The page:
The court considered that the overall contractual scheme indicated that breaches of the kind of  which the yard complained were not ones which were intended to entitle the yard to make late  delivery, whatever other remedies the yard might have. In coming to this view, the court observed  that for other breaches by the buyer, the contract provided for a formal extension of the delivery  date, and required notice by the yard of its intention to rely upon such breaches to extend this  date, but this was not so in relation to breach of Article IV.

The court concluded that the parties were unlikely to have intended for the yard to be able to rely  on a period of delay without it having to give notice of this to the buyer, and observed  that this  interpretation would avoid an undesirable situation in which the parties might be unsure, at any  given point, whether the contract could or could not properly be cancelled. The yard’s  interpretation, if accepted, would cut across this scheme. As the judge put it:

“The parties could no doubt have made a contract which left them each to perform their own  calculation and then argue about the causes of delay after a cancellation has occurred. However,  they have tried to avoid such an anarchic situation. Instead, they have adopted a scheme which provides for notices to be given and agreement reached, or any dispute resolved by arbitration if necessary, whenever an event occurs which the Yard wishes to  say justifies an extension of the time for delivery.”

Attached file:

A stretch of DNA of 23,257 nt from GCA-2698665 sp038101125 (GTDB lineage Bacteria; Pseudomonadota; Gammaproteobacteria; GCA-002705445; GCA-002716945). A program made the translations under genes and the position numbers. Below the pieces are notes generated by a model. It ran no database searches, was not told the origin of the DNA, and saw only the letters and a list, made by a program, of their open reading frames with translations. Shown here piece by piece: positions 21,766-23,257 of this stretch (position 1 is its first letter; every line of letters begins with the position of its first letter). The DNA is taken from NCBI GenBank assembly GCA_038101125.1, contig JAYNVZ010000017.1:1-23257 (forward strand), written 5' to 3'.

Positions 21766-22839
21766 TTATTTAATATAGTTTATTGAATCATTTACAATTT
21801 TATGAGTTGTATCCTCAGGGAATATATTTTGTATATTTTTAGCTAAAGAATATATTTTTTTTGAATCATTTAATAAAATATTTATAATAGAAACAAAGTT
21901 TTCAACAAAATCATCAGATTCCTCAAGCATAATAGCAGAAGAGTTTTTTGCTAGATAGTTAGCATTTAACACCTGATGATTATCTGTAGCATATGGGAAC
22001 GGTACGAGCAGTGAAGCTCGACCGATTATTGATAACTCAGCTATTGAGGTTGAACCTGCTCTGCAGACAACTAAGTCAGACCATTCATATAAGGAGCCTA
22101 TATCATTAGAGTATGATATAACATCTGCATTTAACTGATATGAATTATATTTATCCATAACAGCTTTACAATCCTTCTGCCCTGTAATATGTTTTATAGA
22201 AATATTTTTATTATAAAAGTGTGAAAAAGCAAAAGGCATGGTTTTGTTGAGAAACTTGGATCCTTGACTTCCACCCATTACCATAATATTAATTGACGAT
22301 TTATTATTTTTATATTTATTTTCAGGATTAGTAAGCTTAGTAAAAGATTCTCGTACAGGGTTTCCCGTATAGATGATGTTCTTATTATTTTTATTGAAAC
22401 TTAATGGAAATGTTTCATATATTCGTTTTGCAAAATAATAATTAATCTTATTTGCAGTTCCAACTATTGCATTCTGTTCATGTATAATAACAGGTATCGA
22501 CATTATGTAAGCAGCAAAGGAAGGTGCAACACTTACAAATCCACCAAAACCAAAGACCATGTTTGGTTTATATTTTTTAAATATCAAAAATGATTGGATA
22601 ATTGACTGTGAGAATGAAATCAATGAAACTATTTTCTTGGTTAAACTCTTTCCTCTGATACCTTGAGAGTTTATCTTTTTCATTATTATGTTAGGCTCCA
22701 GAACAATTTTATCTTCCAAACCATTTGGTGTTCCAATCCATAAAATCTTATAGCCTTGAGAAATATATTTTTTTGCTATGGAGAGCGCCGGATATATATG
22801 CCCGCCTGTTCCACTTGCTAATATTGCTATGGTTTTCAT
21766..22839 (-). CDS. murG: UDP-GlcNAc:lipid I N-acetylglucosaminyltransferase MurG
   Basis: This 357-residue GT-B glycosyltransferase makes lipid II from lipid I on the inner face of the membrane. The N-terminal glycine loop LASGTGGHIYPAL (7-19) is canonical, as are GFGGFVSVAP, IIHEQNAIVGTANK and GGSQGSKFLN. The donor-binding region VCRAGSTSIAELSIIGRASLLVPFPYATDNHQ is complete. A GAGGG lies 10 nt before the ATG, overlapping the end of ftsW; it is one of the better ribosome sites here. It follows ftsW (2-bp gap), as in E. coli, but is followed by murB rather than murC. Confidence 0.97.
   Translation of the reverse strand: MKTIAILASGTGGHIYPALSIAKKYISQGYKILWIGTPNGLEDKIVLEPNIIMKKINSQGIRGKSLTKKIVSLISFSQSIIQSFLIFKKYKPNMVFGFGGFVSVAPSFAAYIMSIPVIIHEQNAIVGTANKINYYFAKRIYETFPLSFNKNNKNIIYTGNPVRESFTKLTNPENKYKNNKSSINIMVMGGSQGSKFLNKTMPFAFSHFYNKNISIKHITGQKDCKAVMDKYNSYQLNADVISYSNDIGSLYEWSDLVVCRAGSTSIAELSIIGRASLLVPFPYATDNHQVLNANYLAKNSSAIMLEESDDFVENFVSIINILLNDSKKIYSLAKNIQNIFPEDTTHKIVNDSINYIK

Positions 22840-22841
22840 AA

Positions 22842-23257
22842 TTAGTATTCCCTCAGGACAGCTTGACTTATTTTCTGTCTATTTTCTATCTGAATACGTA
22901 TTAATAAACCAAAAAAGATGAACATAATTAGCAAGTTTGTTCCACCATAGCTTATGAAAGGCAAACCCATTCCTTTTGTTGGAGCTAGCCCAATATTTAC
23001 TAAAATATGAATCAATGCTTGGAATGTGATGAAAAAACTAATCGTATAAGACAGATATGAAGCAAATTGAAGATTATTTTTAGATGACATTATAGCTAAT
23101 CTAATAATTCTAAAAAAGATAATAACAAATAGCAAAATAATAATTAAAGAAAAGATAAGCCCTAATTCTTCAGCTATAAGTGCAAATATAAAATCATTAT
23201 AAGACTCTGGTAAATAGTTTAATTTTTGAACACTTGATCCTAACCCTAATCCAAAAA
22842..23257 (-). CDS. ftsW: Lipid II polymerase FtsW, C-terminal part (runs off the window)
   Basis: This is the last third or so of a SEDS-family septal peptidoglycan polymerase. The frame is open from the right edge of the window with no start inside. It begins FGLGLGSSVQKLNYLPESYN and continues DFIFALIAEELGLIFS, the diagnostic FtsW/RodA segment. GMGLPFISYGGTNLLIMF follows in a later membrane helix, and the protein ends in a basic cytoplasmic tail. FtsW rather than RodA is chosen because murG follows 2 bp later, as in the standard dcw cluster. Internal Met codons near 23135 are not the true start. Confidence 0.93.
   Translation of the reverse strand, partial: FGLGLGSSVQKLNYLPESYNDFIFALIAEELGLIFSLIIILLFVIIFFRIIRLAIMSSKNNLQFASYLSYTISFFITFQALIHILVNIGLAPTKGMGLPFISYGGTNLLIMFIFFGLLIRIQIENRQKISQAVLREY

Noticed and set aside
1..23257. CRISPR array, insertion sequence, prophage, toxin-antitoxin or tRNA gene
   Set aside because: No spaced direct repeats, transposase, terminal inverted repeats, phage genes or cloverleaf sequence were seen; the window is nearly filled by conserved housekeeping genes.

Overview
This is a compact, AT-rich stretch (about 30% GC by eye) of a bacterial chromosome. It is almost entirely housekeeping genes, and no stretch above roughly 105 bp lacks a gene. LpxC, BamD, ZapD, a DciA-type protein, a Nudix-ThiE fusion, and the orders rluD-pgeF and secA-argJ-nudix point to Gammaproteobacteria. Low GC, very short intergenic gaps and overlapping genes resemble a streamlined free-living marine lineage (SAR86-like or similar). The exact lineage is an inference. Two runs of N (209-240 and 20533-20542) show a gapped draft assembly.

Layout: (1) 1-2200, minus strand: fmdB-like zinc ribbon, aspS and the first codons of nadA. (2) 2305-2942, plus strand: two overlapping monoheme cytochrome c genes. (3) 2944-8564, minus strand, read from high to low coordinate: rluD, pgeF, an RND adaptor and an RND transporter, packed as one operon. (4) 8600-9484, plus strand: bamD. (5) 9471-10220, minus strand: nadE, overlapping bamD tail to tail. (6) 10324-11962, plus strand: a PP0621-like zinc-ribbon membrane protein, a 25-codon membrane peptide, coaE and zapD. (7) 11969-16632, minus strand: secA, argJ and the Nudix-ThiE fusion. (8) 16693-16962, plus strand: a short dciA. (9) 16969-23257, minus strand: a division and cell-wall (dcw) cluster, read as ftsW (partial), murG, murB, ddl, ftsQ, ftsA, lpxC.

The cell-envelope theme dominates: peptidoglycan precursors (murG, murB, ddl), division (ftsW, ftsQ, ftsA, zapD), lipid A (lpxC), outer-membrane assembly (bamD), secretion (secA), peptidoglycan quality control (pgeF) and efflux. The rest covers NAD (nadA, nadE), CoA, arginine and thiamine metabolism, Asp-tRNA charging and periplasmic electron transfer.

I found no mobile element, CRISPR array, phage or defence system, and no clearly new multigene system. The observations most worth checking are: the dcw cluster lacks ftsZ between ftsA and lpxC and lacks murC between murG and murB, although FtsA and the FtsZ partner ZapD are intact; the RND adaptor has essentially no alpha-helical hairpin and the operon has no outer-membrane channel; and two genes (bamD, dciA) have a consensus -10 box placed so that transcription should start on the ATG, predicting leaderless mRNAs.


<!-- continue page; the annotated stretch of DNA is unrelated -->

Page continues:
It followed that the shipyard’s arguments had failed, and the court upheld the findings under the arbitration awards to the effect that the buyer’s cancellation of the contracts was justified, and  the yard was obliged to repay the full amount of the instalments advanced by the buyer.


Although the decision turned on the particular wording of the contract in question, it may provide  some guidance as to the interpretation of other shipbuilding contracts, particularly those, as appears to be the case here, based on the  widely used SAJ (Shipbuilders’ Association of Japan) form. Some key points to note are:

  • Standard provisions relating to termination and delay are frequently subject to extensive  amendment by the parties. This decision highlights the potential significance of any ambiguity  around which categories of delay do, and which do not, count towards the accumulated period  permitting the buyer to cancel
  • The decision suggests that buyers should, perhaps, hesitate to take  at face value assertions by  a yard that particular periods of delay are to be disregarded for the purposes of establishing buyers’ cancellation rights. It would seem that the court/ tribunal may be slow to  accept such arguments unless the wording is clear, particularly if the result would be that the  yard would not have to give any notice of its intention to rely on the relevant delay
  • In a similar vein, the case recognises the importance of contractual  notice regimes where they  appear. The court showed hostility to interpretations of the contract that would allow the yard to exclude periods of delay for the purposes of calculating  buyer’s cancellation rights without first giving notice of its intention, and only after the buyer  had purported to terminate for excessive delay